About a twenty-minute walk from the Paper Mill Museum – or about half an hour when you invariably get distracted by some fairy tale architecture or a landmark such as Tower Alstadt – is the art museum. The museum is also a stones-throw away from the city centre and the main tram and train station and again costs around twenty francs for admission. The museum holds Switzerland’s largest public art collection and proudly displays the likes of Renaissance artists Konrad Witz and Martin Schongauer as well as the abstract masterminds Pablo Picasso and Fernand Leger. Even if art isn’t your thing, the museum warrants a visit and you will be absorbed by the work on display.

Despite its Old Town and museums, Basel feels like a young city. Whilst the high street in its shopping district is home to international chain brands such as H&M, side-streets offer an eclectic mix of independent retailers catering to the cities younger inhabitants. On the river, you’ll see local teenagers canoeing and if you continue to head north, you’ll find lots of street art. The young feeling to the city is also helped by the university, which has two separate sprawling campuses. But, Basel only has a few nightclubs, which makes for an early night if you are a night-owl.

Though there are few nightclubs and only a handful of bars, the range of restaurants makes up for this. Fondue is usually enjoyed only as a winter treat by the Swiss natives, but no matter what time of year you visit, a trip to Switzerland surely isn’t complete without dipping chunks of a slightly stale baguette into melted cheese. Restaurant Steinbock in the city centre is a good recommendation for this. Established for over fifty years, the restaurant is rustically furnished and the owner himself seems like part of the furniture. There is surely no part of Basel that he doesn’t know about. Here you’ll pay about twenty-five francs for fondue, a reasonable price considering how expensive Basel, like the rest of Switzerland, is.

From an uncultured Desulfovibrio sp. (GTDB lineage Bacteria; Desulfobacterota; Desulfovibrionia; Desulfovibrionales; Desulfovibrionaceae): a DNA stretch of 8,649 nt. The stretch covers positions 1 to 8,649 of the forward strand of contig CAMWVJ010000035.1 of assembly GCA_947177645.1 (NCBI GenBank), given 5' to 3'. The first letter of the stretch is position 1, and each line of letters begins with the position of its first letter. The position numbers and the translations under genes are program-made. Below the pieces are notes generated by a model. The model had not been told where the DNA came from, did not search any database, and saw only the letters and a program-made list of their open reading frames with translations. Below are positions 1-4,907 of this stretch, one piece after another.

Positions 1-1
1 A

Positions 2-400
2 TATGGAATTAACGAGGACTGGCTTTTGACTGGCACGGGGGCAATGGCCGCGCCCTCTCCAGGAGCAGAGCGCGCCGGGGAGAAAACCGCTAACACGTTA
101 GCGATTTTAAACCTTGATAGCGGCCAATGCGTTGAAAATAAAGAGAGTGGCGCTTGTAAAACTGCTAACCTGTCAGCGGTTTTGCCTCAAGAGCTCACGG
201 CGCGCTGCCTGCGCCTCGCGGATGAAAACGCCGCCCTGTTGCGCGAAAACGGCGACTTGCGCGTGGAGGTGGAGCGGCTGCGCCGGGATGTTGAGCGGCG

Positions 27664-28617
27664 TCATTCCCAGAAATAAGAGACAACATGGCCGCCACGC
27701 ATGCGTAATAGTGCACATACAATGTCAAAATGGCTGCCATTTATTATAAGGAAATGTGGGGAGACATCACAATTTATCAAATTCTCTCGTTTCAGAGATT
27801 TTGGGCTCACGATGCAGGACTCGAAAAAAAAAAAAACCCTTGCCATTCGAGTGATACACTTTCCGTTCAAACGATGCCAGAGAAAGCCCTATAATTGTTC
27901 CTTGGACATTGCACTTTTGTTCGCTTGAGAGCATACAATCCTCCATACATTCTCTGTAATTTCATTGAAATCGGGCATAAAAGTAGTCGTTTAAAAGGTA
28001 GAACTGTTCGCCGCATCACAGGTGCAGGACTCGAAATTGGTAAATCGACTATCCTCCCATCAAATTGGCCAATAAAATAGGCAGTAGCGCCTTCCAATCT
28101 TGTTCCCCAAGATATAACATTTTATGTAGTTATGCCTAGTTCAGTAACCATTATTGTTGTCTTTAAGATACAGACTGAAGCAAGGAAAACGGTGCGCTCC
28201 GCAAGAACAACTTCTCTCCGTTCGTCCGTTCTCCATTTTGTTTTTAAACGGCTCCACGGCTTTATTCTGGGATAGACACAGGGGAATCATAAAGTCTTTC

One of the local Swiss delicacies you have to try aside from fondue is a Butterbrezel. Like the name suggests, it is like a soft, buttery pretzel. A butterbrezel is also a lot like a sandwich; it is cut in half and filled with either meat, salad or cheese and costs around five francs from a delicatessen. It can be quite difficult to eat without the contents dripping or falling out, but it’s still nice to try even though you probably won’t rush back for a second one.

Drinking tap water is also something that you’re likely to notice yourself doing in Basel, like in any Swiss city. You’ll probably be drinking water of the same quality of bottled mineral water in the UK anyway.

Basel is a city that is great for a weekend visit, though you would probably get bored if you spent a whole week here. The city is small, and is inviting for this very reason, but a lot of what the city has to offer can be experienced very quickly. If you are staying for longer than a week, you could consider a day in neighbouring Zurich or Bern which are no more than an hour’s drive away. They are both serviced by regular trains, or the even more affordable FlixBus service, which departs from Basel City Airport. Despite the drawbacks from its small size, Basel remains a beautiful city to visit.

This post was originally serialised for The National Student.